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    • "HE aerogel-based ring-imaging Cherenkov (A-RICH) counter is one of the particle identification devices for the Belle II experiment [1] that will be performed using the SuperKEKB accelerator at KEK, Japan. The Belle II is a super í µí°µ-factory experiment searching for new physics beyond the standard model of particle physics through flavor physics and precise measurements of í µí° ¶í µí±ƒ violations. "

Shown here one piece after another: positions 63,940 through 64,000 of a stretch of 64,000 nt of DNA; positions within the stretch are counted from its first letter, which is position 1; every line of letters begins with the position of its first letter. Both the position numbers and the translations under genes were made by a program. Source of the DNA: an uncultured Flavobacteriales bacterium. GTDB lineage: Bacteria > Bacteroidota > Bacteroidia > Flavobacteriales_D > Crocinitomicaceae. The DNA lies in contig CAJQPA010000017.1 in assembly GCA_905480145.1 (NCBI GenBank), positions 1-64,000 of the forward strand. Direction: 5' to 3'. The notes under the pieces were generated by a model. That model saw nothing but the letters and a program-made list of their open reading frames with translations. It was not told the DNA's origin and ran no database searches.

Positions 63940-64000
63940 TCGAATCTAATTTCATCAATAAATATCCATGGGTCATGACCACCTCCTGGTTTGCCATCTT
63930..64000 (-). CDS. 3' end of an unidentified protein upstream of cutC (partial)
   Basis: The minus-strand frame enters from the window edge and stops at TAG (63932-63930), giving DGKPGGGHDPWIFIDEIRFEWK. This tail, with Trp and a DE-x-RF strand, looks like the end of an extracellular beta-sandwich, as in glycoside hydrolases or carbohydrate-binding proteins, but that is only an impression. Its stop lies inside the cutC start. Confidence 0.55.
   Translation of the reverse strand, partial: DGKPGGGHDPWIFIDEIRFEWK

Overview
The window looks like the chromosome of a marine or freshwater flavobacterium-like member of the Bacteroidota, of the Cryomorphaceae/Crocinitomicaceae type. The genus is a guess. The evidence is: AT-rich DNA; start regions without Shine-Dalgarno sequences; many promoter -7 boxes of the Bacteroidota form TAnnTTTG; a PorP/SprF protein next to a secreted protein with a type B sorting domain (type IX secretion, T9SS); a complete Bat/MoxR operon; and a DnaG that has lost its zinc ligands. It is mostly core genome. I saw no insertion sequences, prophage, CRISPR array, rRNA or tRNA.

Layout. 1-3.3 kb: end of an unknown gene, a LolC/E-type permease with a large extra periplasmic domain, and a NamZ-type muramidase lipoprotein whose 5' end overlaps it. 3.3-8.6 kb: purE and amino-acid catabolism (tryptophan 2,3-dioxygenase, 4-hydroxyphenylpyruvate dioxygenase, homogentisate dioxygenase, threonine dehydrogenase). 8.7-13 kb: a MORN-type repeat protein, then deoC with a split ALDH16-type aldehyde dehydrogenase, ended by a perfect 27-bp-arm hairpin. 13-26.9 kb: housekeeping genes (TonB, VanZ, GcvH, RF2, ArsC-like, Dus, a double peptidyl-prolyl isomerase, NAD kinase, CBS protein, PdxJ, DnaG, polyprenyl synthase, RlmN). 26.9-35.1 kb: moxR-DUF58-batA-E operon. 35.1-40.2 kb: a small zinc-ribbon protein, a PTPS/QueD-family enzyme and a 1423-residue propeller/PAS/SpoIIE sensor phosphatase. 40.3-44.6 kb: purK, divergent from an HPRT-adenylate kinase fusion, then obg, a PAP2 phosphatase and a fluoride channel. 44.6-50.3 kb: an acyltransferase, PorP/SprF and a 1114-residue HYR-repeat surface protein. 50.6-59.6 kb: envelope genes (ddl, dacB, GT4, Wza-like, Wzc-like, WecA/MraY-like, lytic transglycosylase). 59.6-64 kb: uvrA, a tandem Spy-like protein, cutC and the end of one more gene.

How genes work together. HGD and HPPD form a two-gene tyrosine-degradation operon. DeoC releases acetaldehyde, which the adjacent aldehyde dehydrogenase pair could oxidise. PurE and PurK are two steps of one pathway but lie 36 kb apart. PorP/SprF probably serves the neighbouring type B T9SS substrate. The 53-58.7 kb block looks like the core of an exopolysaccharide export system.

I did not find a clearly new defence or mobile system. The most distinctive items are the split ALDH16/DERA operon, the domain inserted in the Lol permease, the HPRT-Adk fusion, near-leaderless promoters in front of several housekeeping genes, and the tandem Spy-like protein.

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    ABSTRACT: This paper describes recent progress in the development of large-area hydrophobic silica aerogel tiles for use as a radiator in the aerogel-based ring-imaging Cherenkov (A-RICH) counter that will be installed in the forward end cap of the Belle II detector. The proximity-focusing A-RICH counter is designed to efficiently identify charged pions and kaons; our goal is a separation capability of more than 4σ at momenta up to 4 GeV/c. We plan to fill the large end-cap area of 3.5 m<sup>2</sup> with 124 segmented dual-layer-focusing aerogel combinations with different refractive indices (n ~ 1.05). It is crucial to minimize the number of aerogel tiles to reduce tile boundaries because the number of detected photoelectrons decreases at the boundaries. As a step toward achieving high performance in the actual detector, we performed test productions of large-area (over 18 × 18 × 2 cm<sup>3</sup>) aerogel tiles using both conventional and pin-drying methods. In view of the crack-free production yield, we have decided to mass-produce both upstream and downstream aerogel tiles by the conventional method in the Belle II program, although the pin-dried aerogels showed excellent transparency. We also used an electron beam at DESY to conduct a beam test for investigating the performance of a prototype A-RICH counter. When we used a basic counter configuration with dual-layer-focusing aerogels having n ~ 1.045 and 1.055 produced by the conventional method, we confirmed a π/K separation capability better than 4σ at a momentum of 4 GeV/c.